The Great Debate 

We struggle with that most serious of questions: Roth or Hagar?

St. Louis loves Van Halen. This can be proved mathematically: Observe the light speed with which the band sold out the gi-normous Savvis Center for its Wednesday, July 28, show, forcing a second show the following night. Analyze the crowd differences between Sammy Hagar's shows in Duluth and those here in the Lou. Check out how empty Six Flags will be on the concert nights. Give a listen to KSHE. The evidence is right there: This is a Van Halen town.

But there is a schism in the sect. Van Halen fans are split into two definable camps: those who love the antics of original frontman David Lee Roth and those who prefer the tequila-fueled power of the more-recent lead, Sammy Hagar, who is fronting on this tour. (No one seriously defends the merits of third frontman Gary Cherone, the Joe Besser of Van Halen.)

Shortly before leaving on a vacation, I asked a member of each VH camp -- calendar editor and Roth fan Paul Friswold and staff writer and Hagar-hugger Mike Seely -- to settle this argument once and for all. When I returned, they presented me with a book-length debate that ranged from the sexually transmitted diseases of pop stars to the bombing of Starbucks. Here, edited for length, libel and sanity, is that debate. -- Jordan Harper

Mike Seely: Many feel that Hagar did not succeed as Van Halen's lead singer because he could not escape the long shadow cast by Lee Roth. I beg to differ: Van Hagar did not succeed because Sammy was already fucking large on his own merits. He was exceeding 55 onstage long before speed limits were officially on the rise nationwide. Diamond Dave had to wear goofy outfits and suspend himself from wires in concert, whereas the Red Rocker just fucking rocked. Would Diamond Dave have been as popular had he adopted Hagar's non-shtick shtick? Hell no.

Paul Friswold: The fatal flaw here is two-fold: One, Sammy Hagar never rocked. Not even close. Mr. Hagar was a perpetual also-ran from the time he left Montrose, as his paeans to fast driving and boxes with multiple locks will attest.

Second, the idea that Dave would ever try to adopt a persona other than his own is laughable. David Lee Roth is guilty of many indiscretions career-wise, but imitation is not among them. Dave is Dave. Suppose positions were reversed, and Dave did succeed Mr. Hagar in Van Halen. I highly doubt Dave would scratch his chin and think, "Hmm, that straggly, semi-permed hair and multi-belted yellow jumpsuit worked pretty well for Hagar. I guess I should get me one of those and corn-row the wig and learn the lyrics to 'I Can't Drive 55.'" Hardly.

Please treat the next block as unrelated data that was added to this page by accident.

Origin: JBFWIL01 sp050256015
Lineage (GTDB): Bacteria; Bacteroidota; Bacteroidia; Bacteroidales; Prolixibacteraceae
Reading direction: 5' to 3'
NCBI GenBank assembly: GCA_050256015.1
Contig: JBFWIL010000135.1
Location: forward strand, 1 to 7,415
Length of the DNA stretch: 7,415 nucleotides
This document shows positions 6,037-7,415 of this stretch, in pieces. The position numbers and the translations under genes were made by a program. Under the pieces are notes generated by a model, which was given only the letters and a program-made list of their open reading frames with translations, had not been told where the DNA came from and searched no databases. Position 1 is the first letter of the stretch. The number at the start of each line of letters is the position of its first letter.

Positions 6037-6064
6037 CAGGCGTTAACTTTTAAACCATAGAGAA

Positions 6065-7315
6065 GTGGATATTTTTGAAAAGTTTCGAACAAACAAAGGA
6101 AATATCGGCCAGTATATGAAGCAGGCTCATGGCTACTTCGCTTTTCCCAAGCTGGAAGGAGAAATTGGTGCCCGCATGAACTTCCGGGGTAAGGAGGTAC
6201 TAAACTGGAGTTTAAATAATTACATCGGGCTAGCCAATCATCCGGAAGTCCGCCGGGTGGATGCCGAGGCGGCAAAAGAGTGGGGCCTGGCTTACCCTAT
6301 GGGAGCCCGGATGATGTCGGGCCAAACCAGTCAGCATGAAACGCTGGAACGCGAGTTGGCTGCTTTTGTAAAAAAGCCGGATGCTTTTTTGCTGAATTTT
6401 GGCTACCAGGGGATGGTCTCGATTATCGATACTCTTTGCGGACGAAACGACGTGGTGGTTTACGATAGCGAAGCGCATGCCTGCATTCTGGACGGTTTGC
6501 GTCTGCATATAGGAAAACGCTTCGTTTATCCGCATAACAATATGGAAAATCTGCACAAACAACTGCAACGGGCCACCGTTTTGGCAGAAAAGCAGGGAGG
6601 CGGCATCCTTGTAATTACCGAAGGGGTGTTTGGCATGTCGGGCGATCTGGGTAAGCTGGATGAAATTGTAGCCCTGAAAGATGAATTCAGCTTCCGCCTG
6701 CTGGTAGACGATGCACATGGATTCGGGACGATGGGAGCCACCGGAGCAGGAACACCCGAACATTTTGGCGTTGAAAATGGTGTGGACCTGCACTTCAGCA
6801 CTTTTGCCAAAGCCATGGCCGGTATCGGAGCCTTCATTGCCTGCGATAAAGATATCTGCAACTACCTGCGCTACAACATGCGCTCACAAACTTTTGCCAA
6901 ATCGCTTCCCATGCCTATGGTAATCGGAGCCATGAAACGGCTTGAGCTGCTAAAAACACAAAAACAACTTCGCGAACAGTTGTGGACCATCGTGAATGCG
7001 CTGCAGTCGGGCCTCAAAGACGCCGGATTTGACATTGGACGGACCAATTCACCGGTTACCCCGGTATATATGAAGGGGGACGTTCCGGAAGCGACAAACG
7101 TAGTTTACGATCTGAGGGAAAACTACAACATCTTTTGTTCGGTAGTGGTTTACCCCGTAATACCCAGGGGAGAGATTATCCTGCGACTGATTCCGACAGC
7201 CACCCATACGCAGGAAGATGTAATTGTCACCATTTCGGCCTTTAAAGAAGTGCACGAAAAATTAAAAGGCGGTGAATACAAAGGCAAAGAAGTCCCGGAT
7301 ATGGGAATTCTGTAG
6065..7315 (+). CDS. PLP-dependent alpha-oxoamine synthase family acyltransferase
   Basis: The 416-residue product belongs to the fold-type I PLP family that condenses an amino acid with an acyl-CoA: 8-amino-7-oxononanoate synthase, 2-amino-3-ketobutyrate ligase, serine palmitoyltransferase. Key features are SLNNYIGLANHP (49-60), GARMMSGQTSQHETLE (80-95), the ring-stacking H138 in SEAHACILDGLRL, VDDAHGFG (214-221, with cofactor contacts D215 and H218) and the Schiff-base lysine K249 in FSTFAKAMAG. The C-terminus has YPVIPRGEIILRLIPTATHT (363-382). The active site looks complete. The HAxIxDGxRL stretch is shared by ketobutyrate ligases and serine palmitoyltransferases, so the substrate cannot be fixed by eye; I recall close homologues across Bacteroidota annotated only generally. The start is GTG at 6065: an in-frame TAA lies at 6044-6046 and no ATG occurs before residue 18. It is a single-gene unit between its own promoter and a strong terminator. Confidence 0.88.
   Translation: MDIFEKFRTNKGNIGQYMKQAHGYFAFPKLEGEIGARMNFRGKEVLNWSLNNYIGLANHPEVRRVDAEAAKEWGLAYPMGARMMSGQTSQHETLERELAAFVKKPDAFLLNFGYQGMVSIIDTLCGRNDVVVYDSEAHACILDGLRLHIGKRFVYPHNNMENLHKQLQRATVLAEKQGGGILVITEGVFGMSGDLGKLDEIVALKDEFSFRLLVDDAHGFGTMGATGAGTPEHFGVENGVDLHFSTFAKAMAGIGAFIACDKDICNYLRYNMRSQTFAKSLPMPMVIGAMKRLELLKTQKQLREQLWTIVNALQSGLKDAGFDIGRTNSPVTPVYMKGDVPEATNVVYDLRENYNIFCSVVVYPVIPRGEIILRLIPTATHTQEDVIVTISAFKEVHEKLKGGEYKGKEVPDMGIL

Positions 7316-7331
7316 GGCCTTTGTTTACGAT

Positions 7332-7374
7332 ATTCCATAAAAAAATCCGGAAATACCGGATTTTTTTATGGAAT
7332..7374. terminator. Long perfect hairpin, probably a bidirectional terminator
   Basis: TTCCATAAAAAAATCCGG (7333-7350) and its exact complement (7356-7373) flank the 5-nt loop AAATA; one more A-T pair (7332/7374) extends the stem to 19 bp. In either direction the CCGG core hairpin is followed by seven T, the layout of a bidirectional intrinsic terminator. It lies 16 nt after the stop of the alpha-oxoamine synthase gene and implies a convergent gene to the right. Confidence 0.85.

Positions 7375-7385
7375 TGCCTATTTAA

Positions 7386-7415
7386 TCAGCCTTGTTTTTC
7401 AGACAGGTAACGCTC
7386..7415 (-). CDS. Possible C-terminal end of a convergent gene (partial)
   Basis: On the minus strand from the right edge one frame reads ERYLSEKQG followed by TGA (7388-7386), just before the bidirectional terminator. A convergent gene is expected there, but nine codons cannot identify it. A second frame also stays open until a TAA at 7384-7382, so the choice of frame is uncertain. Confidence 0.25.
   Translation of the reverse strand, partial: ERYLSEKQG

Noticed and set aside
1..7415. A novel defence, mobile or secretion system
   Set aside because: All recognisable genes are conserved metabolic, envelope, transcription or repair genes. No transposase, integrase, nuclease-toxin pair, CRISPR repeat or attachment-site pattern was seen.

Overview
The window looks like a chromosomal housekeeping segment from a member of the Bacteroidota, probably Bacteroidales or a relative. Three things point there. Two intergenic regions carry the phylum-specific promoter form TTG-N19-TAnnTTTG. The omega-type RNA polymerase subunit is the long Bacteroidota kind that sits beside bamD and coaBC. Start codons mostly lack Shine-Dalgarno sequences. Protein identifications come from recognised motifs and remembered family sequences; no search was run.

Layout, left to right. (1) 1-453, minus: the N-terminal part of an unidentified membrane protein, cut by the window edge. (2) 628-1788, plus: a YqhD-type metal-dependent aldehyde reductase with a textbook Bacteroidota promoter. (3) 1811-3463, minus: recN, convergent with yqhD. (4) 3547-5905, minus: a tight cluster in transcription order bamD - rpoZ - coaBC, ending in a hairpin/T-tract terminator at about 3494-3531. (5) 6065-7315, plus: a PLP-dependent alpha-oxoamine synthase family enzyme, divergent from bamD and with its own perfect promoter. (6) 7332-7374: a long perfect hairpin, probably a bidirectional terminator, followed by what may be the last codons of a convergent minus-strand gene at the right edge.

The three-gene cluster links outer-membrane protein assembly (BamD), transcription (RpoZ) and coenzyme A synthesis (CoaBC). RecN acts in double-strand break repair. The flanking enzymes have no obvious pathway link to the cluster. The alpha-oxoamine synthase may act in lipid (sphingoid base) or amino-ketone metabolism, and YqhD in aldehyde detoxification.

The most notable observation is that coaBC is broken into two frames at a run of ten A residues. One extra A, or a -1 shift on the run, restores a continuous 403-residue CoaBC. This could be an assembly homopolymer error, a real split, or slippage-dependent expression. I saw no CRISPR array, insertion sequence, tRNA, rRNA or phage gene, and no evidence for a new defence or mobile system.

Dave would instead strap on the chaps, mount an enormous inflatable microphone and tell Van Halen, "My name is David Lee Roth, and I've got an idea for a song about a girl named Jamie who gave it up too soon to a guy like me, and now I'm gonna pork every girl in the front row."

But sometimes the universe aligns all the particles in perfect formation, and everything falls into place with magical precision. Such was the case with Van Halen, and so Dave was first (in every sense of the word). And history has shown us that Mr. Hagar, in his role as second (best) Van Halen vocalist, was more than willing to slavishly (and poorly) imitate Dave's perfection. Here's a guy who claimed on The Daily Show that he was a teetotaler for many years, until he had to warm Dave's shoes (which happen to be a fantastic, rhinestone and besequined pair of kicks). Then he began drinking (from the pressure, or the knowledge that he was failing miserably as Dave Jr.) and cultivating his three-rungs-below-Jimmy-Buffet "Cabo-Wabo" persona. Mr. Hagar, fat, drunk and stupid is no way to go through life.

MS: I'm all for androgynous rock stars, but nobody did androgyny like Bowie, and nobody ever will. So Lee Roth's assless-chap tomfoolery amounts to a "can't beat it, join it" attitude. Piss poor. Hagar, however, is a study in contradictions. What we know of the Red Rocker is he enjoys kicking it on the beach in Mexico and drinking in moderation. The guy has his own tequila brand -- surprisingly good, by the way -- and is a staunch advocate of long-haul drinking. Oh sure, he'll drink, but he never loses his shit. This is unique among frontmen of the cock-rock genre. Diamond Dave, meanwhile, loses his shit every time he opens his mouth. Remember, it's Hagar who's been welcomed back with open arms by the Van Halen brothers, who told Lee Roth to go play a game of hide-and-go-fuck-himself when he attempted a hostile takeover of the band a couple years back.

PF: All chaps are assless; if they have a back, they're called "pants." And Diamond Dave in chaps is about as androgynous as Ron Jeremy on Viagra; he's pure hetero-smarm.